Japanese art and Hishida Shunsō (1874-1911): Hope to the shadow of death

Japanese art and Hishida Shunsō (1874-1911): Hope to the shadow of death

Lee Jay Walker

Modern Tokyo Times

The artist Hishida Shunsō was born during the dynamic period of Meiji (1868-1912). However, despite the Meiji era not lasting so long, Shunsō died before the ending of this period of Japanese history. Hence, he died at the age of 36 when passing away just before his birthday in 1911.

Shunsō was born in the environs of Nagano prefecture in 1874 but he moved to Tokyo in 1889. One can only imagine the impact of Tokyo compared with the environment he knew. Yet, from an artistic point of view – and the dynamics of the time – then Tokyo enabled him to mix in new circles.

It is known that Ernest Fenollosa, Hashimoto Gahō, and Okakura Tenshin influenced Shunsō, Shimomura Kanzan, and Yokoyama Taikan. This notably applies to their respective time at the Tōkyō Bijutsu Gakkō. Yuki Masaaki also played an important early role in the development of Shunsō.

Kanō painting would become innovative under Fenollosa during the Meiji era. After all, the modernization of the times meant that new Western art ideas and internal experimentation were challenging the old ways. Therefore, the old artistic ways of Kanō art, ukiyo-e, and other traditional styles were appearing outdated during this revolutionary period.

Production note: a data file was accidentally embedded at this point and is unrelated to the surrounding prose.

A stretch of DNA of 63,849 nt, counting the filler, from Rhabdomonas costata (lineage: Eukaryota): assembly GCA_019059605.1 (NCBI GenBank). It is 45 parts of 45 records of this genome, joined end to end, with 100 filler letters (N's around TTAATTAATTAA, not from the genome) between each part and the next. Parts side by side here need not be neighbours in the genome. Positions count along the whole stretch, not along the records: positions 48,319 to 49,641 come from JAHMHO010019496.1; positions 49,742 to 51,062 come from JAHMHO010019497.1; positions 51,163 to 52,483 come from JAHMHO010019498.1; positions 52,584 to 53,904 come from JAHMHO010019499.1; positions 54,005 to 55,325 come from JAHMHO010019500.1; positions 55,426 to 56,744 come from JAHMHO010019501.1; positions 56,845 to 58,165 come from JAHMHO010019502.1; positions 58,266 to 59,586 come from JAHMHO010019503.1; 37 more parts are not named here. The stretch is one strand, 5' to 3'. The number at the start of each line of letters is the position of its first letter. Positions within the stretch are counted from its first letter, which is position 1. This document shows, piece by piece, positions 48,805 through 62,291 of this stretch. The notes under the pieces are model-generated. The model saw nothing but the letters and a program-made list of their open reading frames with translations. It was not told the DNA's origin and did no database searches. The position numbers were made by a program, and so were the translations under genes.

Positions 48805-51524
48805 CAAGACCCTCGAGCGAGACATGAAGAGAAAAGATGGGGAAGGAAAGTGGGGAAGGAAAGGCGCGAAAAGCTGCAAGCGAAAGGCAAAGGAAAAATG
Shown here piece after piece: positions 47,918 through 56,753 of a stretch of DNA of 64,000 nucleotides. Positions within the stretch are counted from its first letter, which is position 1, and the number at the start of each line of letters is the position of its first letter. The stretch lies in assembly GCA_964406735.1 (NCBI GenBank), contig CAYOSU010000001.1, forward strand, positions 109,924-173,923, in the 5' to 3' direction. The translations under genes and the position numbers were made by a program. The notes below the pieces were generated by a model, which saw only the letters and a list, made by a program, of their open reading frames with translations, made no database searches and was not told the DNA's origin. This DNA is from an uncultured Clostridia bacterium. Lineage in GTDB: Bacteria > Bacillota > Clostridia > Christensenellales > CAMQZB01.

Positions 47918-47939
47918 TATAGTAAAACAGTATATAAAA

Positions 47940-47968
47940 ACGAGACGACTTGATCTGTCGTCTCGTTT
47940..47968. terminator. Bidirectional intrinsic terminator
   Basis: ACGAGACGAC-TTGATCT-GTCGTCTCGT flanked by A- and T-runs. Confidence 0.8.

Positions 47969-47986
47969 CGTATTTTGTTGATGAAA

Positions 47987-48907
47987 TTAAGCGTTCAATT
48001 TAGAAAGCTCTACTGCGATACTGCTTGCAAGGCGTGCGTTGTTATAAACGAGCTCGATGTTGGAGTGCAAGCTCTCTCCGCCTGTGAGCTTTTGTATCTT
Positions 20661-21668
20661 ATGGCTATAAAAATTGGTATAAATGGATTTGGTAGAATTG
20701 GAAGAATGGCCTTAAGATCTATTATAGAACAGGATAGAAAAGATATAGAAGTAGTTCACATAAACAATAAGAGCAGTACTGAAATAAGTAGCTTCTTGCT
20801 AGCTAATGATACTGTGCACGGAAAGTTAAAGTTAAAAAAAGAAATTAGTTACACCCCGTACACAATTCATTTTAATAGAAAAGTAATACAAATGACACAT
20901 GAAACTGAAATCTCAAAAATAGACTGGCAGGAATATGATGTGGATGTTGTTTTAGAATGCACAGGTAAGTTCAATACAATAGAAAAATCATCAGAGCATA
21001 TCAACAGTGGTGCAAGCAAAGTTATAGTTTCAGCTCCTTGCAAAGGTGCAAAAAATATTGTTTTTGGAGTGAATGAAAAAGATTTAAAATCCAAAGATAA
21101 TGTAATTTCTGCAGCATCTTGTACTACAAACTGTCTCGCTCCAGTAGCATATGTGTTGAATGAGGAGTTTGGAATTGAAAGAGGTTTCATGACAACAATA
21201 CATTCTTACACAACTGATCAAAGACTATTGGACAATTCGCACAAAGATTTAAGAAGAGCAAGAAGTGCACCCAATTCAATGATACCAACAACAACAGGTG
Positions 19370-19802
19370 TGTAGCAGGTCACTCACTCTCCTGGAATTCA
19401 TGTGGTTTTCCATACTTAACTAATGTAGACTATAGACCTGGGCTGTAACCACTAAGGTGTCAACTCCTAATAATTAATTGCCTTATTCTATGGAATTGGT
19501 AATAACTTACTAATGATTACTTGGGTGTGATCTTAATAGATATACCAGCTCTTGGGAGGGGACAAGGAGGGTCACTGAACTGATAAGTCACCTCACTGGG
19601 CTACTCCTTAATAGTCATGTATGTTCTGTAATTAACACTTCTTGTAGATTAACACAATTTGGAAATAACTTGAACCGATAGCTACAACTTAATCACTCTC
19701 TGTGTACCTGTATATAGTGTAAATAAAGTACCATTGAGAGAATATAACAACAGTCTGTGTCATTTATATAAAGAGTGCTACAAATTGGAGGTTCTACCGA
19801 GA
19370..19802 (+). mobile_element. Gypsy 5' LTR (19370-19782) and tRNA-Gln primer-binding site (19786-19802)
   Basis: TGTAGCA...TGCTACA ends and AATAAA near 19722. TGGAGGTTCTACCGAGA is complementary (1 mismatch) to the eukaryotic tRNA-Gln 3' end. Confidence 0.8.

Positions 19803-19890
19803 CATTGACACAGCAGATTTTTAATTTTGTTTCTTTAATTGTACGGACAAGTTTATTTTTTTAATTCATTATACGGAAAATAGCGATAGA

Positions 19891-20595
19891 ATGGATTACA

Ironically, in the passages of time, the more traditional Kanō art hits all the high cultural chords in the modern era. Yet, the new ideas of Nihonga art would reach the inner-soul of many distinguished artists. While keeping aspects of older traditions alive. Hence, a fusion of adaptions, ideas, and techniques did not fully cut the chord. Instead, Nihonga would be a linkage to the past while adapting to new ideas, styles, materials, and concepts.

Shunsō further developed his art and knowledge of different cultures during his travels. This relates to visiting America, India, and several European nations between 1903-1905. He also wasn’t afraid to experiment but to some this led to a wasted period.

In the last few years of his life, he knew the clock was ticking because of kidney-related complications and the fear of going blind. Hence, during brief periods of hope, he would work tirelessly on producing art. However, the shadow of death would befall Shunsō in 1911, one year before the ending of the Meiji era.

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